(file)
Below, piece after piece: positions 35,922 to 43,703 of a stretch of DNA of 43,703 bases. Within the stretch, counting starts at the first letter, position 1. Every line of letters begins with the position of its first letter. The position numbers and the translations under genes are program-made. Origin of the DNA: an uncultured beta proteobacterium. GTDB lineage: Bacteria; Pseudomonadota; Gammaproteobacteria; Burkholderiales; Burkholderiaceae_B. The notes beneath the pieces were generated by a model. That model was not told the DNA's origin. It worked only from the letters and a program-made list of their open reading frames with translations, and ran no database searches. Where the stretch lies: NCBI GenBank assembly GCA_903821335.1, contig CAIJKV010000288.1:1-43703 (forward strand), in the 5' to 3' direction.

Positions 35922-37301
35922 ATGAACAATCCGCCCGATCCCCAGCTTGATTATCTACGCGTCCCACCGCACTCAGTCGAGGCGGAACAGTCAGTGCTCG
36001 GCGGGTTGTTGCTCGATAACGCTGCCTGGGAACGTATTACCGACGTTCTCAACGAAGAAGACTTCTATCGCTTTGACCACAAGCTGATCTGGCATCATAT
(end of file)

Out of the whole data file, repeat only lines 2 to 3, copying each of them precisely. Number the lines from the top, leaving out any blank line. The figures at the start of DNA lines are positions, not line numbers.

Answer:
Positions 35922-37301
35922 ATGAACAATCCGCCCGATCCCCAGCTTGATTATCTACGCGTCCCACCGCACTCAGTCGAGGCGGAACAGTCAGTGCTCG